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War memorial damage and car targeted at Mass

The damage done to the war memorial in Richhill over the weekend.

The damage done to the war memorial in Richhill over the weekend.

Richhill’s War Memorial was “desecrated” as vandals went on the rampage in the centre of the village over the weekend.

As well as overturned flower pots, there was soil scattered across the memorial, which is located on the village’s main street.

Dr Alan Turtle, chairman of Richhill Improvements Association, condemned the incident,

He said, “It was disgusting. The place was desecrated. Flowers were torn out, pots at New Line were tipped over, and window boxes on the main street were overturned.”

Residents were quick to clean up the mess left behind by attackers, demonstrating how much the war memorial is valued in the village.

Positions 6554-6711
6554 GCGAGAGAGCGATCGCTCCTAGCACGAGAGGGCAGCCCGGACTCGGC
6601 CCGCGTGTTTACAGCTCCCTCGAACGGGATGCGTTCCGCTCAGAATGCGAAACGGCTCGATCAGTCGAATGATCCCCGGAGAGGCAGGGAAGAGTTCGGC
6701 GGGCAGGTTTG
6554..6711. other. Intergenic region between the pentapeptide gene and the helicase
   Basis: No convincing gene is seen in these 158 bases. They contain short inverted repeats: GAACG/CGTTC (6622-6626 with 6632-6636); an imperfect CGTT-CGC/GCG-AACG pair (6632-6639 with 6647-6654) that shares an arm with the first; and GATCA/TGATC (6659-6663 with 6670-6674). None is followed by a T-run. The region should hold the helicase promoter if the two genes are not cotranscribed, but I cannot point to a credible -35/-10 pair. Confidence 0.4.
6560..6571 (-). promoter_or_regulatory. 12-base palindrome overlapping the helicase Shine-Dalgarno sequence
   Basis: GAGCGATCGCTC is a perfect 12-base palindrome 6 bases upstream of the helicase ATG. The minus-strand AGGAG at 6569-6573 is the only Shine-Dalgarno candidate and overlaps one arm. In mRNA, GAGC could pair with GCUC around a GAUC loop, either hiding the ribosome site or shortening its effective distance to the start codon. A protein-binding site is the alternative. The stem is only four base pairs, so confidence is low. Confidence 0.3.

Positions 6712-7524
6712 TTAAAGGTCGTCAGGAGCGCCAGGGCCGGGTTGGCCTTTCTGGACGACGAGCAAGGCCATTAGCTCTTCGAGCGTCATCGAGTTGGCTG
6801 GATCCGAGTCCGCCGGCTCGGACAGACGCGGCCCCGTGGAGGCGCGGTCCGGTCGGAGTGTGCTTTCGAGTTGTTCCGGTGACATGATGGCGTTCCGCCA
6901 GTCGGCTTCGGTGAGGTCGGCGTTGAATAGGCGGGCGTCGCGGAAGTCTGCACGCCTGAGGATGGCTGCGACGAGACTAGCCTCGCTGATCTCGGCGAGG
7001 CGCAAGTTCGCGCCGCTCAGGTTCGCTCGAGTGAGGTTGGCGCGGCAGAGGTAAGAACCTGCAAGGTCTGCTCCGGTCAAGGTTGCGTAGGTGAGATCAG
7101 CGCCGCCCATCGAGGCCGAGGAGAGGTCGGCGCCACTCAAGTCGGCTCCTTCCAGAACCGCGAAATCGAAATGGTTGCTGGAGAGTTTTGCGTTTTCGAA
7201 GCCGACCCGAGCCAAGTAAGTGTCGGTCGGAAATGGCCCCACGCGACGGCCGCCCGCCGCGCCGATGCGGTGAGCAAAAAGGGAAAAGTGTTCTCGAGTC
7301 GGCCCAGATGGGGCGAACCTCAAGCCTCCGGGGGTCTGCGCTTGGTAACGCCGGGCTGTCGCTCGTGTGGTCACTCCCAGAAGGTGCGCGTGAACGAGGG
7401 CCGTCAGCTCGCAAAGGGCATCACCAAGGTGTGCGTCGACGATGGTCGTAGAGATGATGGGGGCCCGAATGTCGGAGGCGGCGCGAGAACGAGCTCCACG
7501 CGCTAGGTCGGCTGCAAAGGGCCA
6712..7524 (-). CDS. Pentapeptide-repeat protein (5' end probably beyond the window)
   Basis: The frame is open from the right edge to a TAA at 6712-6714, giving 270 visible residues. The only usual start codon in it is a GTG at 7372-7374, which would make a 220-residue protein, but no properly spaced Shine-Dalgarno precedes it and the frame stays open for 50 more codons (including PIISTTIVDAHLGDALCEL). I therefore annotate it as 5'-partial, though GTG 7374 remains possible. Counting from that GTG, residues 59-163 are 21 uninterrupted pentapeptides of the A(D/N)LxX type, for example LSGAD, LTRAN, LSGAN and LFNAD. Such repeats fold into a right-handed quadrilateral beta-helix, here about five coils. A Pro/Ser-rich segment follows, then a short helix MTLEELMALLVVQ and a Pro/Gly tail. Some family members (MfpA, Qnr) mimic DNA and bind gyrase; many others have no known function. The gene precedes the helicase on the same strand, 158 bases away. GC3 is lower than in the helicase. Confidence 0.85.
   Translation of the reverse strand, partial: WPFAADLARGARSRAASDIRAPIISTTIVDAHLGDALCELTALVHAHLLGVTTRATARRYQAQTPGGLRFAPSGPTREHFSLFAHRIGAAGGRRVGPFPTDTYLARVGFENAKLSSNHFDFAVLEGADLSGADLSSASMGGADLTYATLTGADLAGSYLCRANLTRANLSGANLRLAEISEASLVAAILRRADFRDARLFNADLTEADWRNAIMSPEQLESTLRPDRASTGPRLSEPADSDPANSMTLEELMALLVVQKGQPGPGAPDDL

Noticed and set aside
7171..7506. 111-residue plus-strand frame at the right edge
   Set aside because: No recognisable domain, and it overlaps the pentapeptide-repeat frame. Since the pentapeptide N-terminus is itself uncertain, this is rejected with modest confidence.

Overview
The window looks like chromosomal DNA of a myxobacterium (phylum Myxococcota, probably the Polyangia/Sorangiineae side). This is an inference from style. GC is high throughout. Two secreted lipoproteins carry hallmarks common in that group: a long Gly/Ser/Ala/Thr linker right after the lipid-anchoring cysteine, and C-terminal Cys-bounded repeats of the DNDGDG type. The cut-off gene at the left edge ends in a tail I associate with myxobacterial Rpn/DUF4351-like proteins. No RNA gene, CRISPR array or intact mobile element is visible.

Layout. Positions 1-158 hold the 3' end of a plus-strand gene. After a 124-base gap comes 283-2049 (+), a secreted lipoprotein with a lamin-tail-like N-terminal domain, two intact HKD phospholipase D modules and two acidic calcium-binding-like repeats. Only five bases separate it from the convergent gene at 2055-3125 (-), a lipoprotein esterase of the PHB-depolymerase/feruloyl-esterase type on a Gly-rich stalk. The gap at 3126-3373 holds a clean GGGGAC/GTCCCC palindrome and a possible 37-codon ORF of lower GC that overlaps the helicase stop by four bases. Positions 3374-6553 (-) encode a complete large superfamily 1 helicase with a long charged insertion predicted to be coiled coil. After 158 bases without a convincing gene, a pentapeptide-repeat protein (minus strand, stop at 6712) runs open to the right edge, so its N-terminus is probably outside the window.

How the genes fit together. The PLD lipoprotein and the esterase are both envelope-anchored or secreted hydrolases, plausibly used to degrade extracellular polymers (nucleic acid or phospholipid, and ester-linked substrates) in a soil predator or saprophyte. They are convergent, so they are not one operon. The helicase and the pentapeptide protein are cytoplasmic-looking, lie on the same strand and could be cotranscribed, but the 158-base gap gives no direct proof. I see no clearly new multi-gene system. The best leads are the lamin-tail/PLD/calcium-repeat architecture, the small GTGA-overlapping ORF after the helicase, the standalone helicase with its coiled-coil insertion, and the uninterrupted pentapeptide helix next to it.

Unveiled in 2001, the memorial has become a significant part of Richhill life, drawing thousands of locals each Remembrance Sunday.

Richhill village has been awarded ‘Best Kept Large Village’ several times in the last ten years,

“We’ve been very fortunate over the years, in that it’s only occasionally been subjected to vandalism,” Dr Turtle said. “It’s just sad that it’s started again, and it’s the war memorial that’s been targeted.”

The incident was also condemned by Cusher DUP councillor Gareth Wilson who congratulated local people on their swift response to clean up the mess.

Just outside the village, the Church of St Patrick’s at Stonebridge was also the site of criminal activity on Sunday, when a car was broken into during Mass.

Despite the car being locked, the attacker smashed a window and stole a number of personal items.

Councillor Eamon McNeill warned, “It’s horrible to think that, even at your local church, you are vulnerable. Please ensure there is nothing left visible in your car that would attract a burglar.”

Whilst no one has been found responsible for either of the weekend’s attacks, anyone with information is urged to pass it on to the police on the non emergency number 101 or Crimestoppers on 0800 555 111.

 

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